We have a song to sing, one note to the next

In an interview with Krista Tippett, cellist Yo-Yo Ma reflects on the transitions inherent in life while quoting Isaac Stern: “The music happens between the notes.”

“What does this mean?” Yo-Yo Ma pauses to ask.  “How do you get from A to B? Do you glide into the next note, is it a smooth transfer, or do you have to reach—physically, mentally or effortfully to go from one note to the next?  Could the next note be part of the first note? Or could the next note be a different universe? Have you just crossed some amazing boundary and suddenly the next note is a revelation?”

Making music is infinitely complex.  It takes mental and emotional and spiritual investment.  A meaningful life requires the same.

As much as we would like it to, life never stands still.  I am halfway through a summer where I have spent some blessed downtime focusing on my first book project.  The thought of the academic year beginning in a few short weeks makes my heart heavy. But Yo-Yo Ma has made me pause here to ask, “How do I move from one note of life to the next?”

In Psalm 98 the Israelites are encouraged to “sing a new song” while living in exile.  They were far from home, living in a foreign land with strange new foreign ways.  It was a painful, uncomfortable time.  Yet the psalmist encouraged them to sing.  Find your way to the next note, I imagine the Psalmist advising, and, find the way your notes connect to make your song.

According to the psalmist, we each have a song to sing.  Knowing this can be a comfort in the in between times when we find ourselves stretched, uncomfortable, depressed, or grieved.  Our lives have meaning and purpose, but how we make our way from one note of life to the next determines the melody we make.  It would serve us well, then, to lean in and listen; to be intentional in the in between times; to find our way with purpose, confident that our notes will eventually connect in a song that only we are meant to sing.

[Feature Image: Pogo1]

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Battling Resistance

Since I took yesterday off, I told myself I would sit down to write first thing this morning.  Before getting to my desk, though, I did the following:

  • Cleaned up the dirty dishes in the kitchen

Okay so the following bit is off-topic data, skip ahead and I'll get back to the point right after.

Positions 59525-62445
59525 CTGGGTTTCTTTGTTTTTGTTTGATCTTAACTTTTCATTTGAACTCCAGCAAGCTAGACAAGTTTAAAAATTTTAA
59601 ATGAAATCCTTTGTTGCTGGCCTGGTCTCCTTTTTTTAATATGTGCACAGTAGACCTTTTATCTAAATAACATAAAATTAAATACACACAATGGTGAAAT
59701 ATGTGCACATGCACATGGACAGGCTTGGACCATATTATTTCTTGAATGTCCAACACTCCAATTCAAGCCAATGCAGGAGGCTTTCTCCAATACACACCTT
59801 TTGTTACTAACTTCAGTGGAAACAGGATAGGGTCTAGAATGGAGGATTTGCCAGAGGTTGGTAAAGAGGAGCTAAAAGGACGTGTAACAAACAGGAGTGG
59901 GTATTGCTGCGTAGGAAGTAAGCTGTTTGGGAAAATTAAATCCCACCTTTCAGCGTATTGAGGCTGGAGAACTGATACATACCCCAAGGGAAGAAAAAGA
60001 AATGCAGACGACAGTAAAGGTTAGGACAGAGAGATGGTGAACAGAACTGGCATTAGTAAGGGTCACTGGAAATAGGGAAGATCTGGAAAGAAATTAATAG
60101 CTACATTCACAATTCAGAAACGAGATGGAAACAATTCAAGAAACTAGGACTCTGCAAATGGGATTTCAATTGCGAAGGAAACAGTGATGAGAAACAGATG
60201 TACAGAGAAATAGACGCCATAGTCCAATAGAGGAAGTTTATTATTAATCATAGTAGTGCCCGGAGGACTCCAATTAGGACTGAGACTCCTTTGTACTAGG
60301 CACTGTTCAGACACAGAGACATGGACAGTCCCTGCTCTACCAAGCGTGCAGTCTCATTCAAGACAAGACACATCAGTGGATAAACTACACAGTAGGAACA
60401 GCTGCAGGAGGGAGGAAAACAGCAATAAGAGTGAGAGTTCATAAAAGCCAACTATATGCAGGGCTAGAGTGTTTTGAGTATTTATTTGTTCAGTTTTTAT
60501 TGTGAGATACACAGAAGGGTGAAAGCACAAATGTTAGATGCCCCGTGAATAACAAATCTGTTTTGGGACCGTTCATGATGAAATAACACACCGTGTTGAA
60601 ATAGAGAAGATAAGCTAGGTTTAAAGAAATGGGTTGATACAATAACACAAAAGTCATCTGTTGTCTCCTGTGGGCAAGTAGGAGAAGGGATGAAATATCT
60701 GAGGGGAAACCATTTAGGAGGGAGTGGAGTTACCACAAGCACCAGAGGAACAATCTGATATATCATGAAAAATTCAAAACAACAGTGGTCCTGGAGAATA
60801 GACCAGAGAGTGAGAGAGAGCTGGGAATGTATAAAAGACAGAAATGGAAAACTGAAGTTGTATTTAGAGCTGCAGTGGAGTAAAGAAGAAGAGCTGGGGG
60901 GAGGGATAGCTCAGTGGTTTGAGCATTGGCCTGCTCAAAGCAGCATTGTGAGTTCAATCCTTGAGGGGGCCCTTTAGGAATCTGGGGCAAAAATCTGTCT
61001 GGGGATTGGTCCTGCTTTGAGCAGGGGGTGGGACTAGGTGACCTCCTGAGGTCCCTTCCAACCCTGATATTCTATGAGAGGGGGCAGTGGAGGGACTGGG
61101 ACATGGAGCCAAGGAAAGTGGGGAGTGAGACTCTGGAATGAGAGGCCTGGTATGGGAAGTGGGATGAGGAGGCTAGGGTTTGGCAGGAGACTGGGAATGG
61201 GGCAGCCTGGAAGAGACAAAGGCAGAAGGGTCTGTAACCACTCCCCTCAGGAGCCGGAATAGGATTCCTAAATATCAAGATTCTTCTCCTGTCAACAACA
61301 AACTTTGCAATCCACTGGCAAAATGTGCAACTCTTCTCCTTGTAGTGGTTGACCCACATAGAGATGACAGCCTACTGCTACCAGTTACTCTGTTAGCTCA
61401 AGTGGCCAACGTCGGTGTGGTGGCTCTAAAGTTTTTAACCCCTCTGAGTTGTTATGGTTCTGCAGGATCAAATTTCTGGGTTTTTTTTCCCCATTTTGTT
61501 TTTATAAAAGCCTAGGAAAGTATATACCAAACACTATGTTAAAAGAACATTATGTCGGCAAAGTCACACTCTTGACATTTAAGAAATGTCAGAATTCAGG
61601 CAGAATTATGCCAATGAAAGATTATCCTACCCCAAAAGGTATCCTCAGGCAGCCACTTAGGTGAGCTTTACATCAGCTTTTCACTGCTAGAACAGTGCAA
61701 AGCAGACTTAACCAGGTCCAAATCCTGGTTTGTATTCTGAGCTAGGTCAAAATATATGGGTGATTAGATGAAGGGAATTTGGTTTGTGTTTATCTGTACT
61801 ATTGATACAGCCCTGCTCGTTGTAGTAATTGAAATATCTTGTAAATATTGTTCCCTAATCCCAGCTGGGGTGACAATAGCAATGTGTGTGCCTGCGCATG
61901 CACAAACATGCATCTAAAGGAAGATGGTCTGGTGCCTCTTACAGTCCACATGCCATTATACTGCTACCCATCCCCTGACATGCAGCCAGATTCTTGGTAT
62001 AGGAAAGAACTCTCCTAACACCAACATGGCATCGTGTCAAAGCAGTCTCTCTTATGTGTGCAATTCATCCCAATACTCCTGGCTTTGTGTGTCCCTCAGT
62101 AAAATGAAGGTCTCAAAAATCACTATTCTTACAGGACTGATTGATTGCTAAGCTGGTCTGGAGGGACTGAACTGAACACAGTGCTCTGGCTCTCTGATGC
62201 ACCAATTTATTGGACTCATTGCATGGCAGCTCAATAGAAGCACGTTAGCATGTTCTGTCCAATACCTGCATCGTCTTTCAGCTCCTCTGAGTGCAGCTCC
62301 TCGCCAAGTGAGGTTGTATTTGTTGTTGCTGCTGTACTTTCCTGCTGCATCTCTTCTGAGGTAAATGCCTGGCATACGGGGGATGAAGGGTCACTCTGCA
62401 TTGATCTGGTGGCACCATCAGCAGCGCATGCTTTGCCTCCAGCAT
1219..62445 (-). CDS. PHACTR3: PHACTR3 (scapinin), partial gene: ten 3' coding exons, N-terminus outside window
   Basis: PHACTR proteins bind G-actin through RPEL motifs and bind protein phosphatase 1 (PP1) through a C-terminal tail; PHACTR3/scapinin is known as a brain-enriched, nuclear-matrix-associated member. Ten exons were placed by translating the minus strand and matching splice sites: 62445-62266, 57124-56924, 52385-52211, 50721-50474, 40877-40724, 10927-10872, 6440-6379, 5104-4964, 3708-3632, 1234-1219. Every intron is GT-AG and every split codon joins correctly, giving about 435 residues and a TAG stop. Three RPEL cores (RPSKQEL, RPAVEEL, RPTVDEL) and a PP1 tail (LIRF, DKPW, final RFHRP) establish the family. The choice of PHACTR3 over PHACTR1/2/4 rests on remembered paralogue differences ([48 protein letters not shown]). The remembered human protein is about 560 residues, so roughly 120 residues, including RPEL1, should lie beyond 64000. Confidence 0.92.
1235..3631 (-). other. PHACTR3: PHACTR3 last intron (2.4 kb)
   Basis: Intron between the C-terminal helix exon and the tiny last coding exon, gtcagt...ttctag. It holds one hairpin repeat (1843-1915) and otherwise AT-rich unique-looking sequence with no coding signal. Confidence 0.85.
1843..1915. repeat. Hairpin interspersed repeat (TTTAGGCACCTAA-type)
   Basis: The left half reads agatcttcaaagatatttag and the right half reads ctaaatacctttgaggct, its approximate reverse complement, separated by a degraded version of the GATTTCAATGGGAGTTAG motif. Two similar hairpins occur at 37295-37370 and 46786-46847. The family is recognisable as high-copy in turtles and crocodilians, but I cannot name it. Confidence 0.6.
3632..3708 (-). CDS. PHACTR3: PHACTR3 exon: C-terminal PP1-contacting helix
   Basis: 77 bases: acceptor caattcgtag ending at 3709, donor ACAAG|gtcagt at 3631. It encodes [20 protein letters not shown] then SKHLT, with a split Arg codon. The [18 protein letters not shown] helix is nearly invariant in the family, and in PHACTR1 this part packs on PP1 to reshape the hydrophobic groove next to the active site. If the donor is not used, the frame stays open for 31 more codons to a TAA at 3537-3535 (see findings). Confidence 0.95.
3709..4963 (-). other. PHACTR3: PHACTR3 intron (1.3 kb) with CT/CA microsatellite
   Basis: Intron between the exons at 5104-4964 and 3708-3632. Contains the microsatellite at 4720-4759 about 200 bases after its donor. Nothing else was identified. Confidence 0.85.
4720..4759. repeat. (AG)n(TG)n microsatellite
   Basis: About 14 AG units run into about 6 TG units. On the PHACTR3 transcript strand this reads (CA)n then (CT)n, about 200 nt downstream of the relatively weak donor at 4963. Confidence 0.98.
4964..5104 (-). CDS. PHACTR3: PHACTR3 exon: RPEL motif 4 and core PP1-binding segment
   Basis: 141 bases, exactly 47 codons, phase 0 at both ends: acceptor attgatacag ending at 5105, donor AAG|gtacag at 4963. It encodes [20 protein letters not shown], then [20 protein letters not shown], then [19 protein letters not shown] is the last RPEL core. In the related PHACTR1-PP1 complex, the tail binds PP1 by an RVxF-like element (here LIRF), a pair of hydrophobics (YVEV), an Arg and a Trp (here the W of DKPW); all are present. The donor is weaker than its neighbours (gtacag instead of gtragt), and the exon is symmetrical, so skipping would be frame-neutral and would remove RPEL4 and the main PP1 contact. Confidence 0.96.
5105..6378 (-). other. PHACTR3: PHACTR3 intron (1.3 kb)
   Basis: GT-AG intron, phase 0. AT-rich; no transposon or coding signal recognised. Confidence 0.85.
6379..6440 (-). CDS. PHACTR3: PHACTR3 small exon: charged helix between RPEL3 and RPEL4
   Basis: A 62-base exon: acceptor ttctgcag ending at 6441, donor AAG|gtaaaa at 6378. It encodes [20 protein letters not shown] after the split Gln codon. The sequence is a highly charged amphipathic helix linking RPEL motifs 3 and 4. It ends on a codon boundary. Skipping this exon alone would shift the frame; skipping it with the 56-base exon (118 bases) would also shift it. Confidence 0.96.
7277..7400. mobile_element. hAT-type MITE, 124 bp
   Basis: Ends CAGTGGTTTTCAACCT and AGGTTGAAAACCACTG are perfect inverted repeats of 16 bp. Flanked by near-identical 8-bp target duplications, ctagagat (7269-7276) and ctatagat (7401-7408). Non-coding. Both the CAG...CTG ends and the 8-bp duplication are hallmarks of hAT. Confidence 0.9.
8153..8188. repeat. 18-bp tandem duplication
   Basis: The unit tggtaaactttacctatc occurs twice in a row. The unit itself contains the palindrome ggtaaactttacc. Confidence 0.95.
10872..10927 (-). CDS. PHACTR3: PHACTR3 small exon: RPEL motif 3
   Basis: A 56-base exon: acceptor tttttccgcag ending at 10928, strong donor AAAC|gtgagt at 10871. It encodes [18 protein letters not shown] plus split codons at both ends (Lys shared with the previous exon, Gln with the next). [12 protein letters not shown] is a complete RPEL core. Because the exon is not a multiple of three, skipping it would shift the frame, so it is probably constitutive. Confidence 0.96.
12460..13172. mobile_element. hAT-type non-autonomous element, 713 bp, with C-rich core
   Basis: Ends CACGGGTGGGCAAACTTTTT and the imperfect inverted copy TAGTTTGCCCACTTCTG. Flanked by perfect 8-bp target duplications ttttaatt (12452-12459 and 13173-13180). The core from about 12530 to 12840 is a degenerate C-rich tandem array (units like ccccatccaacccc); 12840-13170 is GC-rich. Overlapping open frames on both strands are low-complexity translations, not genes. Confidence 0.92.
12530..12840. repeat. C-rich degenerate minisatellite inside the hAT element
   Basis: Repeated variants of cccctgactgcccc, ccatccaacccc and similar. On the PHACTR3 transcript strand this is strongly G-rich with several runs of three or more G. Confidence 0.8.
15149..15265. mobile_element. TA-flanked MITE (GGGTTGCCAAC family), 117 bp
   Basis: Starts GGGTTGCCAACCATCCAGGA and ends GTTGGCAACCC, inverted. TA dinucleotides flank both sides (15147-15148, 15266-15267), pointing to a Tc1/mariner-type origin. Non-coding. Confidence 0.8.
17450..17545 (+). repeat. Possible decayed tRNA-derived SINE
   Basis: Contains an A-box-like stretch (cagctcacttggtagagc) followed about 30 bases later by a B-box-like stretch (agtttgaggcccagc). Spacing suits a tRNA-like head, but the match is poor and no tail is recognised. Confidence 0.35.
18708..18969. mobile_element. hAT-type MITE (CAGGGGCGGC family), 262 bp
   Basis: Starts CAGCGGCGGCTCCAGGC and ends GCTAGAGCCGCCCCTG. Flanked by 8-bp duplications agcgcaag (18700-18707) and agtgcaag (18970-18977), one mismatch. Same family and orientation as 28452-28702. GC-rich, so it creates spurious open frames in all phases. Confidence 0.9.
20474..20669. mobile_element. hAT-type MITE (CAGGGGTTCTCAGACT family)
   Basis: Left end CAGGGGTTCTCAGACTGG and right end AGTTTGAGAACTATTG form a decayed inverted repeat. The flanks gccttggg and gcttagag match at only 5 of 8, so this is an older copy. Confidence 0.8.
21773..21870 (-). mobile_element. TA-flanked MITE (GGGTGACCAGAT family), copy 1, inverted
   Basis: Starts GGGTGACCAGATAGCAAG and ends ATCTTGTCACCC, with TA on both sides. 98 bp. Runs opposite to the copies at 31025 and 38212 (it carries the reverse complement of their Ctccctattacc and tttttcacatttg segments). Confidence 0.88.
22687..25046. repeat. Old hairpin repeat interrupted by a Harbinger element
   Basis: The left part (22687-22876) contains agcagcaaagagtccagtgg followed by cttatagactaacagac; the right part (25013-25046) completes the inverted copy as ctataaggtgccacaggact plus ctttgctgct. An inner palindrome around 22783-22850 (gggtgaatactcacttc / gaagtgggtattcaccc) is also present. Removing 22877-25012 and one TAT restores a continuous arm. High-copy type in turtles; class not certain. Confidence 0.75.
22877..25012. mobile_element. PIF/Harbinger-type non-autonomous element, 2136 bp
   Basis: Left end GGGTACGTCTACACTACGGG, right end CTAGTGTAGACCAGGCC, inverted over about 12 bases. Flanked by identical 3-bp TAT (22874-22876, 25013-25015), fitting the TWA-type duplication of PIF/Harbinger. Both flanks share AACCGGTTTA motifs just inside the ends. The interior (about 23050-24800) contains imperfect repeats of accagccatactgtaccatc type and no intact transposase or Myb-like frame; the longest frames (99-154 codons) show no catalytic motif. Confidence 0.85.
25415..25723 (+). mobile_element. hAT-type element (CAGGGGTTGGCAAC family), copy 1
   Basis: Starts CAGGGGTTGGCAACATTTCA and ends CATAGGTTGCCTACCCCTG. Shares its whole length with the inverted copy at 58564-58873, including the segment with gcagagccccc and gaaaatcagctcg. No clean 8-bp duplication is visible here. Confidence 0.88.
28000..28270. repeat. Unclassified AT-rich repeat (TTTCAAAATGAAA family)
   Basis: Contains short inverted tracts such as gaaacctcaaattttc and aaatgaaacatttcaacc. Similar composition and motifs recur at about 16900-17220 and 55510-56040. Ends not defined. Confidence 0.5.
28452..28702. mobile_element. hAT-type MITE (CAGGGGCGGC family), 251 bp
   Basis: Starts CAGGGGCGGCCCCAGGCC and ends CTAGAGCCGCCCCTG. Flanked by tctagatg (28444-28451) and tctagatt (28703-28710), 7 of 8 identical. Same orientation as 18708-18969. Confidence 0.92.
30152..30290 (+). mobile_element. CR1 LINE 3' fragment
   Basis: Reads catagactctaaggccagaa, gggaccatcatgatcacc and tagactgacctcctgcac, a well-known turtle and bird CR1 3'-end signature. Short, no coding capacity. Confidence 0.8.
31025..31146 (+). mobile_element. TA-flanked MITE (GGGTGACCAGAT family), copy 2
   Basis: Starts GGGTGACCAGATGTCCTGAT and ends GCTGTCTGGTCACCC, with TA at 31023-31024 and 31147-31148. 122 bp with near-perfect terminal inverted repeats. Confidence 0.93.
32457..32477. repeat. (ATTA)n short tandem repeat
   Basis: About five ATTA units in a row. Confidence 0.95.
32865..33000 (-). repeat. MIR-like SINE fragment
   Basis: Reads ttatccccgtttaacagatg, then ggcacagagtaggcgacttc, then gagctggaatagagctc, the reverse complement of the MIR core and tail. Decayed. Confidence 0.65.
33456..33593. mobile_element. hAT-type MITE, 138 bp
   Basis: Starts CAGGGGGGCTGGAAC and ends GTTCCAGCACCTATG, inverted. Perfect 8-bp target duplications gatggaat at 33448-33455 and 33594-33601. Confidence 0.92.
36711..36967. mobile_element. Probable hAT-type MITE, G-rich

• Got a load of laundry started
  • Set my kids clothes out for the day
  • Made the beds
  • Scrolled through Facebook
  • Ate breakfast
  • Drank two cups of coffee, slowly
  • Put my daughter’s hair up in a ponytail
  • Went through the hall closet sorting shoes to give away or toss
  • Had my kids try on their winter boots to see if they still fit

In other words, many tasks took precedent over my daily goal to sit down and write.

During yesterday’s readathon, I finally got to Stephen Pressfield’s book, The War of Art: Break Through the Blocks and Win Your Inner Creative Battles, which has been on my list to read for a while.  For me, the most helpful part of Pressfield’s book was his characterization of Resistance—that which keeps us from creating, growing, learning and evolving as human beings.

Two of the most intriguing points Pressfield made about Resistance were:

  • “Rationalization is Resistance’s spin doctor. Resistance presents us with a series of plausible, rational justifications for why we shouldn’t do our work.”  (See my list above.)  “What’s particularly insidious about the rationalizations that Resistance presents to us is that a lot of them are true.”  (The majority of tasks on my list above needed to get done.)  But, Pressfield insists, we can do what needs to be done and do our work.  Resistance just does a good job of convincing us that everything on our to-do list is more important than our creative work and therefore must come first.
  • Pressfield introduced me to the Principle of Priority, which states: “a) you must know the difference between what is urgent and what is important, and b) you must do what is important first.” What’s important, Pressfield wants us to hear, is the work—the daily, creative work to which we are called that makes us and the world better.  “That’s the game we have to suit up for every day,” Pressfield writes, “that’s the field on which we need to leave everything we’ve got.”

I also appreciated Pressfield’s description of what Resistance feels like.  As a writer, he wakes up “with a gnawing sensation of dissatisfaction.  Already, I feel fear.  Already, the loved ones around me are starting to fade.  I interact.  I’m present.  But I’m not.  I am aware of Resistance.  I feel it in my guts.  I afford it the utmost respect, because I know it can defeat me on any given day as easily as the need for a drink can overcome an alcoholic.”

This daily battle with Resistance resonates because it has beaten me so many times, allowing me to excuse myself from my writing.  Pressfield’s clear characterization of Resistance is helpful, then, in discerning what the enemy looks and feels like, as well as the weapons Resistance uses against us.  Resistance keeps us from being the creators we were always meant to be.